enough about religion. Then he wasn’t artsy/fartsy
enough for the theat-“re” instead of “er.” Was he
blasé or simply comfortable? He still felt the
judgment. It would follow him into the pulpit.
His wife once said, “You don’t seem very religious.
Maybe you should have been a social worker.”
We would have thought that
he could have bought this and that,
but he was frugal in ways that
in this consumer society promising humor’s
gayety but offering only anxiety
and only concluding that
best is consuming
this and that
and that that
is not the golden way
or the king’s highway
but ending in nothing gay,
come what may
this very day
which is the only day
we have to consume
the king’s highway
on our way
and so we say
that while we thought that
he could have bought this and that,
he was frugal in ways that
and he’s still here
and we have dried up
The pudgy, middle-age woman
flipped the bird over and over
again at the journalist who was
just doing his job reporting the
news. He stood alone, mike in
hand. She was surrounded by
jeering, leering, jostling, hassl-
ing fellow mobsters. It’s a good
thing the journalist was on a
platform with a railing separating
him from the mob or who knows
what they may have done. Earlier
in the evening, the woman fixed
dinner for her family, they prayed
before eating and she admonished
her teens to behave themselves
that evening at the movie and to
be home by curfew. Who knows if
the woman did any of that earl-
ier in the evening before the
raucous rally but she spewed
epithets and angrily thrust the
middle-finger over and over and
over again at the guy who was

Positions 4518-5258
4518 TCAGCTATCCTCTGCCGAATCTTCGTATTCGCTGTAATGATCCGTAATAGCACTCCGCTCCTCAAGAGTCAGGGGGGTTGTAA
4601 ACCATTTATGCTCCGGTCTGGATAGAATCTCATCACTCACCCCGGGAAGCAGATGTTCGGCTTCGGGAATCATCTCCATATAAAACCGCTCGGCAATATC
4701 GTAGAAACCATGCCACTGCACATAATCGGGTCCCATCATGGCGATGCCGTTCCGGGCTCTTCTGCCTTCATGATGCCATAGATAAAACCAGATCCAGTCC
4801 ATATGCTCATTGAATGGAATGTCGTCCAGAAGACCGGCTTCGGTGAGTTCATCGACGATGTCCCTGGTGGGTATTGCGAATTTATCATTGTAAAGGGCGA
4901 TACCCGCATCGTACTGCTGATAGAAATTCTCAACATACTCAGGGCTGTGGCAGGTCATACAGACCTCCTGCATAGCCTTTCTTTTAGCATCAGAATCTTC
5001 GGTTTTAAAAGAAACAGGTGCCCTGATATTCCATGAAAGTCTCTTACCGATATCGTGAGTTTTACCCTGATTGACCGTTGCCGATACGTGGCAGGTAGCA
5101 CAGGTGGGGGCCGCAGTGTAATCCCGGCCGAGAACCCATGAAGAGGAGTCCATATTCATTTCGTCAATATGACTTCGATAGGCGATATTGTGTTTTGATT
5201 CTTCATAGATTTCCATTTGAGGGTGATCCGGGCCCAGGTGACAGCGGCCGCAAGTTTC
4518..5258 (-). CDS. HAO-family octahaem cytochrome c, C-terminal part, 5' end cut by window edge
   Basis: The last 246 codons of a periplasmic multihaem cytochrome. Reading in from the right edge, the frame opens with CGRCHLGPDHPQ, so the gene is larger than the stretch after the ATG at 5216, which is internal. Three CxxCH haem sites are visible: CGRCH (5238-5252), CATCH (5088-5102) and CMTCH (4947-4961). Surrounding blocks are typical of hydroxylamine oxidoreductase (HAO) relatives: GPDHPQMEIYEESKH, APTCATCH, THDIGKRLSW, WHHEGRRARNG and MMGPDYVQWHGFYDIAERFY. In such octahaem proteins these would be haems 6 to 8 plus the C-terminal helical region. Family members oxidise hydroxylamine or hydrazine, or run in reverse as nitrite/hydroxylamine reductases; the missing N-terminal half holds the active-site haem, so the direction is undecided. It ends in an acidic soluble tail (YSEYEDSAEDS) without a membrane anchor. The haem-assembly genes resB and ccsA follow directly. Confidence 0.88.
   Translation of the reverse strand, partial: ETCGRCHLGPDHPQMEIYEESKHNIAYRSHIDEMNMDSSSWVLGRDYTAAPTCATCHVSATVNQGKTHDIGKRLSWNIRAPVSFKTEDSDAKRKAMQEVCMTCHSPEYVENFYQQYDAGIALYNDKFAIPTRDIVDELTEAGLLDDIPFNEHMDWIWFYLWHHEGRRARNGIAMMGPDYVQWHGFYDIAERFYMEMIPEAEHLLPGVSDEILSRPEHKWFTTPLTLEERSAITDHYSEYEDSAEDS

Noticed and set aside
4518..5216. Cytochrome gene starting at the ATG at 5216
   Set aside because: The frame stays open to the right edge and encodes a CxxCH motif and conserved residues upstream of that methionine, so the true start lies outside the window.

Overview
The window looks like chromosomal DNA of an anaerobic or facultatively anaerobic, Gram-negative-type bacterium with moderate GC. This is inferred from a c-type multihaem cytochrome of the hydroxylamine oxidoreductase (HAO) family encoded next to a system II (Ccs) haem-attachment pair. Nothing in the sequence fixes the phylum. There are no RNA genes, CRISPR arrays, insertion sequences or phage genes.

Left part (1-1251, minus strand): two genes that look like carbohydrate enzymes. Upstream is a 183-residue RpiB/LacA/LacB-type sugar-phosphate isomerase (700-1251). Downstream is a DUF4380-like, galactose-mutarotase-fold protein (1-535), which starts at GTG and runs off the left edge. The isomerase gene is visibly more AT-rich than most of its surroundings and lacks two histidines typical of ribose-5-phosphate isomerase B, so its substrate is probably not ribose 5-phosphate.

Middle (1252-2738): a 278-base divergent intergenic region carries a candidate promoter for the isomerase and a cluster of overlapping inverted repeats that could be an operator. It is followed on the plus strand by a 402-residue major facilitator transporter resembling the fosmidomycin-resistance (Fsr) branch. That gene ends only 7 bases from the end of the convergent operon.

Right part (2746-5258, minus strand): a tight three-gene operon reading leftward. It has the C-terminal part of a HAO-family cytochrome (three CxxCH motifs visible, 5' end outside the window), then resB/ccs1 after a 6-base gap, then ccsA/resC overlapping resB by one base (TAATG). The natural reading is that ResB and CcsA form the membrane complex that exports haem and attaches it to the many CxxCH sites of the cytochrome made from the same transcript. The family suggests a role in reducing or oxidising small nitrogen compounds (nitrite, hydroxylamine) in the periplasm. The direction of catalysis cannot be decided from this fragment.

just doing his job behind the mob,
behind the stage where stood
the sneering, hate-instigating
provocateur. If the woman had
children, one could only hope
they were, indeed, at the
movie and not watching mom
on TV. Ah, but there is always
the news and ubiquitous You-tube.
Driving the back roads home from Toledo —
the farmlands, the corn never before looking
so good, apples growing, grapes growing,
hops growing (that’s new), old gas stations,
a fifties’ era abandoned outdoor theater,
a restaurant that fits the image of a road-
house — he thinks about sitting in the back-
seat of his parents’ Dodge traveling the
back roads of Indiana and Michigan for a
Sunday afternoon drive following the buck-
seventy-five fried chicken dinner at the best
diner just over the border from Illinois into
Indiana. He says to his wife in a voice that
almost sounds like he is asking permission,
“I think I would like to have a couple glasses
of wine this evening. It was a long round trip
today.” He’s been cutting back on the booze
because it hurts his arthritis. His wife says,
“That sounds good.” As he sighs a big sigh,
he continues driving west toward the dunes,
pond, waterfall, Big Lake — home.
The drivers on the drive
To and from Toledo were
Courteous like little old,
Goody Two shoes altar boys
When the priest eyes them
And such a surprise given
All the wise guys weaving
In and out of every other
Drive here and there and
Everywhere, Why? Beats me.
I don’t know why but I
Will give credit to the
Governors of Michigan,
Indiana and Ohio for
Roads that are so, so
Bad that even wise Guys
Are wise enough when they
Drive, if, perhaps, for no
Other reason than enlightened
Self-interest just to stay
new spruce is dying —
needles dropping — silent sighs;
pour water with prayer.